Probiotics as prophylactics: Bifidobacterium strain may prevent arthritis

By Olivia Brown

- Last updated on GMT

Getty Images | ClaudioVentrella
Getty Images | ClaudioVentrella

Related tags Probiotic Gut health microbiome Nutrition Arthritis

The administration of B. pseudocatenulatum to mouse models resulted in a significant shifting of the microbiome, providing an anti-inflammatory response and supporting homeostasis of the immune system, a newly published study finds.

Additionally, the increased production of bile salt (BS) metabolites resulted in enhanced protection and prevention against rheumatoid arthritis (RA) in the mice models.

“In the current study, we revealed for the first time that pre-treatment using a specific gut microbial strain, B. pseudocatenulatum, restores the disorganized microbiome due to arthritis at the genome-wide level.”, ​the researchers from central south university, Sichuan university, the ministry of education, and the National Clinical Research Center for Geriatric Disorders in China conclude.

Preventative probiotics

Rheumatoid arthritis represents a wide-spread auto-immune condition for many. Due to its inflammatory nature, there has been an increased interest in the use of probiotics for its treatment​, focusing on early intervention to prevent the characteristic synovitis and bone destruction.

Despite the exhibited anti-inflammatory and enhanced immune responses​ resulting from intestinal microbe species such as Bifidobacterium​ strains, there is a lack of research into the effectiveness of single strains utilised as a probiotic to treat disease.

The ability of most intestinal microbes to produce the de-conjugated bile acids (BAs) of LCA and DCA, which activate the Takeda G protein-coupled receptor 5 (TGR5)​, enables for the resultant anti-inflammatory response and maintenance of immune homeostasis.

Paired with previous research portraying the success of immunosuppressive-based treatment for RA, the researchers sought to observe the effects of changes in bile acid composition following manipulation with probiotics, to assess the potential to hinder RA progression.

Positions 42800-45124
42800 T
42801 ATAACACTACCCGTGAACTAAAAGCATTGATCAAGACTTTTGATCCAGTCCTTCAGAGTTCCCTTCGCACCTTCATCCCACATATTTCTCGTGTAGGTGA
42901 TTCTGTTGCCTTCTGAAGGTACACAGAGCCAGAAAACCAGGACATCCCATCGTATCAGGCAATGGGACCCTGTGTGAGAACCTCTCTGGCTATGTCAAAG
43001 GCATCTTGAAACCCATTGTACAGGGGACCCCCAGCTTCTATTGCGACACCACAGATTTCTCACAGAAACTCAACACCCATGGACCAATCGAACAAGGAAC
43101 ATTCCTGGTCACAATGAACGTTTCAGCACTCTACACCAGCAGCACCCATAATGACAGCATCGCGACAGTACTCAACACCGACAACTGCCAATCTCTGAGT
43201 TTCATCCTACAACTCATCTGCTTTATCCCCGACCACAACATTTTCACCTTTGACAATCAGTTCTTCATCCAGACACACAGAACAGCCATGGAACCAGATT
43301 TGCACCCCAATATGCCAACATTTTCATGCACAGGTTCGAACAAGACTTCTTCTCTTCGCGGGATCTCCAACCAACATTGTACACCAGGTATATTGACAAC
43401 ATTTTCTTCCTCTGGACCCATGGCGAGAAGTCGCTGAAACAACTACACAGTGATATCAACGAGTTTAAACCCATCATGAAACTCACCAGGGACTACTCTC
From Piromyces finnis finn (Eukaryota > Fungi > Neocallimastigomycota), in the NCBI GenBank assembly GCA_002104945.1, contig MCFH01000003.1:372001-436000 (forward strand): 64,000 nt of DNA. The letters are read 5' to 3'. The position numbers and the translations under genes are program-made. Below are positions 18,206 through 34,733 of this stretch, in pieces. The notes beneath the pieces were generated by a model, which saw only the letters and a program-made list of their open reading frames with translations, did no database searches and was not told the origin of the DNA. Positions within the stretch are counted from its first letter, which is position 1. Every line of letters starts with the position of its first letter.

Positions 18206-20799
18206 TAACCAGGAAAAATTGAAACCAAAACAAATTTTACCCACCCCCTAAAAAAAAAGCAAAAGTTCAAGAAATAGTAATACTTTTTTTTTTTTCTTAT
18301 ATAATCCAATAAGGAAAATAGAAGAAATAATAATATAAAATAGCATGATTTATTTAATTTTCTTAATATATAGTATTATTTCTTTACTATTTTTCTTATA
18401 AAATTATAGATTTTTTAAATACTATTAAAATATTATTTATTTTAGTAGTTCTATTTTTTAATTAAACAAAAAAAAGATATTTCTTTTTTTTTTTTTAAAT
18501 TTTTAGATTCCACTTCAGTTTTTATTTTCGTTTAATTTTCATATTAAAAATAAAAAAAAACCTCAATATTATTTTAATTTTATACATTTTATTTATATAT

The study utilised a human cohort to enable for the identification of the dysbiosis occurring in the disease state, whilst collagen-induced arthritis mice models were used to test the impact of administration of the probiotic before and after treatment. The mice in the prevention group were administered 0.2 mL B. pseudocatenulatum​ daily for 21 days before receiving antibiotic treatment. The treatment group were administered the strain for 21 days after receiving the immunisation. Subsequent blood and faeces samples were taken to measure bile acid quantity. The study also included a control and a placebo group.

The authors conclude that B. pseudocatenulatum ​was found to demonstrate intestinal barrier protection as well as microbiota manipulation to increase activity of bile salt hydrolase (BSH). As a result, it was observed that there was a significant increase in total concentration of the deconjugated BAs of LCA and DCA; those noted to inhibit the production of proinflammatory factors including IL-1β, IL-6, and TNF-α. The authors suggest the resultant increases in BAs may enable for the prevention of joint damage in the mice.


With significant gut dysbiosis reported in those suffering from RA, the study findings suggest that the probiotic strain enabled for the reversal of this shift to anti-inflammatory associated species.

“The salutary role of B. pseudocatenulatum, as demonstrated in the prevention group, may be attributed to its contribution to promoting synergistic activity among BSH-enriched genera. These genera synergistically repaired the intestinal barrier and regulated BA metabolic pathways in the prevention group, suggesting that B. pseudocatenulatum is a pioneer species that enables the colonization of other probiotic species to promote a favourable intestinal ecosystem.”, ​the scientists explain.

The report highlights the importance of the intervention timing to effectively use probiotics as prophylactics in future treatment, with treatment suggested to occur during or prior to disease onset. 

“Our findings support the prevailing idea that probiotics may be a new strategy for preventing and treating RA in humans.”, ​conclude the researchers, yet it is noted that future RCTs replicating the study with human samples is required to prove a causal relationship.



Source: Nutrients

Bifidobacterium pseudocatenulatum-Mediated Bile Acid Metabolism to Prevent Rheumatoid Arthritis via the Gut–Joint Axis”

by Qing Zhao, Huan Ren, Nian Yang, Xuyang Xia, Qifeng Chen, Dingding Zhou, Zhaoqian Liu, Xiaoping Chen, Yao Chen, Weihua Huang, Honghao Zhou, Heng Xu and Wei Zhang.

Related topics Research

Follow us


View more